New Jersey June 21, 2017
The Place In New Jersey That Sounds Terrifying But You’ll Actually Love
New Jersey has some lovely places with lovely names – Cape May, Stone Harbor, Spring Lake, to name a few. We also have some lovely places with names that are a bit strange, and even spooky. Only in New Jersey can you drive down Shades Of Death Road, get off at Jenny Jump State Forest and head to Ghost Lake for boating and fishing. While this may sound like a perilous journey, it’s actually quite spectacular.
Shades Of Death Road sounds a little spooky, and it is, but it's also scenic, secluded and serene.
The road is a 7-mile stretch through Warren County, with an interesting past. How did the road get its name? I'll start with the legends. Some speculate the seclusion of the area made it a popular spot for highway robberies. Others say that many Native Americans were drowned in nearby Ghost Lake and their spirits still walk the street. A third theory is that a malaria outbreak in the area which killed hundreds led to the road traveling through the town being given the foreboding name.
Other possibilities include roaming wildcats in the former swampland mauling travelers along this path, the danger of the dark and winding road, and frequent lynchings of criminals on the trees surrounding the street. However, it's just as likely that the road got its name thanks to the trees that line it, creating constant shade.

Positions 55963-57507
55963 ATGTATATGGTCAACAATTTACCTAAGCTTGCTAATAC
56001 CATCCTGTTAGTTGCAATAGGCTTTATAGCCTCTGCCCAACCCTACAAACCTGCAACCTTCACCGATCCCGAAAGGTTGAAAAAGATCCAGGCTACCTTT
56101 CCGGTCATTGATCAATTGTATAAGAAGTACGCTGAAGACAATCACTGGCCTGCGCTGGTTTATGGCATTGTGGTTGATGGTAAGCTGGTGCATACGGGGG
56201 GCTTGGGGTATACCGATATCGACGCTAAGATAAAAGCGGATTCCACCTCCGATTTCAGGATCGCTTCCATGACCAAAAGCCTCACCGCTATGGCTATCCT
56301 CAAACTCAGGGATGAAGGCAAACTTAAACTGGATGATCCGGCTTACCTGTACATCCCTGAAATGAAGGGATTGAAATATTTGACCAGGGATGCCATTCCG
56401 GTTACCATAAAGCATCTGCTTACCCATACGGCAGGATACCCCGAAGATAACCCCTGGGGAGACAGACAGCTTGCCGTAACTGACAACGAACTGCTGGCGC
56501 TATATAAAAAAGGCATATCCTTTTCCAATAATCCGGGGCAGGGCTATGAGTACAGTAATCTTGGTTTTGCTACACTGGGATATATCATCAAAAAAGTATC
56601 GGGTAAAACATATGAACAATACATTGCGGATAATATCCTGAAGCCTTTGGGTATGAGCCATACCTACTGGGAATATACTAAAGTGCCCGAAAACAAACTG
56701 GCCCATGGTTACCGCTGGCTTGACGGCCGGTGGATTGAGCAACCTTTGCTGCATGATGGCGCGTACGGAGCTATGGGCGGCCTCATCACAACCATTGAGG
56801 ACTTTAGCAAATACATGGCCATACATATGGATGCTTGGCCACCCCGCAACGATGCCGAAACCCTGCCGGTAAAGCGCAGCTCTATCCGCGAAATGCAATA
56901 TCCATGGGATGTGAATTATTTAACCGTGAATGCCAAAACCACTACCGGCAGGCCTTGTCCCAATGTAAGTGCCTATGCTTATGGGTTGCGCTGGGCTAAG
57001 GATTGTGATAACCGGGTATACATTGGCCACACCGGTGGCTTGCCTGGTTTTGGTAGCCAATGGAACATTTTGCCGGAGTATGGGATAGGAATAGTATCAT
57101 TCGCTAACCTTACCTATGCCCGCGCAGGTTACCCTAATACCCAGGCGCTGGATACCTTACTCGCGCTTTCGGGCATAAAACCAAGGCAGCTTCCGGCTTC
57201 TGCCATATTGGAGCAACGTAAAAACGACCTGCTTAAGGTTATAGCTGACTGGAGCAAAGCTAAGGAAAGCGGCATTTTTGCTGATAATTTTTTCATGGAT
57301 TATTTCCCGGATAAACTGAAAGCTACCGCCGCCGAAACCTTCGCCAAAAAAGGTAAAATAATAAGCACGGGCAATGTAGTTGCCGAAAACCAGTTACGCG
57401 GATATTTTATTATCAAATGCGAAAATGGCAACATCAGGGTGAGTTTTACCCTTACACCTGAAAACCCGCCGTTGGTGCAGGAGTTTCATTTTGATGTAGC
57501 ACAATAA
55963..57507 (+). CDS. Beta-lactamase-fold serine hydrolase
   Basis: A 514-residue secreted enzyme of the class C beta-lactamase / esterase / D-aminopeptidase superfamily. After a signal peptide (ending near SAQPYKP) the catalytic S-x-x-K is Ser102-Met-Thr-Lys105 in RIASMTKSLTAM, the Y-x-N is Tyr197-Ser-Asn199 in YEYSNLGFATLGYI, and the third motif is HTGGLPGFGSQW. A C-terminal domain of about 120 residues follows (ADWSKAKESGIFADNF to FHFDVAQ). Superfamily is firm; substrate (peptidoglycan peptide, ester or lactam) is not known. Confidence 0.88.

Shades Of Death Road runs alongside Jenny Jump State Forest, offering access at several points.
Jenny Jump State Forest is home to the striking 1,112-foot high, 6-mile wide Jenny Jump Mountain Ridge. The park offers a wide variety of hiking trails, glacial remnants, picnicking, playgrounds, camping and an astronomy observatory. From April-October, public viewing sessions are held on Saturdays from 8 p.m. until 10 p.m., weather permitting. The park is a picturesque place, offering spectacular views of the Delaware Water Gap from the elevated Summit Trail.
How did the area get its name? Local legend states that the area was inhabited by both the Minsi (Wolf) tribe of the Lenni Lenape and European Settlers. While conflicts were rare, the two groups tended to avoid each other. A young girl was picking berries in a field with her father when she saw the tribe approaching. Her father yelled to her, "Jenny, Jump," and she did...straight off the mountain ridge. Of course, it could also be that the name is an anglicized version of the Lenape name for the area.
Jenny Jump State Forest is home to the sparkling Ghost Lake.
The lake offers opportunities for both boating and fishing. Several spooky stories surround it and some say that it is haunted. Visitors report frequent fog, despite the weather and seeing spirits arise from the mist. While the lake likely got its name from the vapor shimmering over the surface on cooler days, some claim that horrific murders took place in the area - keep your eye out for an abandoned cabin when you visit. There's also a small cave near the lake, now called the Fairy Hole, which is believed to be on sacred ground. The cave is not open to the public but is an interesting site as archaeologists found Native American artifacts in it when they surveyed the cave back in 1918.
Enjoy a rural New Jersey escape, and don’t worry a bit about the spooky names…Unless you’re into that sort of thing. For a few scary stories and some alleged paranormal activity caught on film,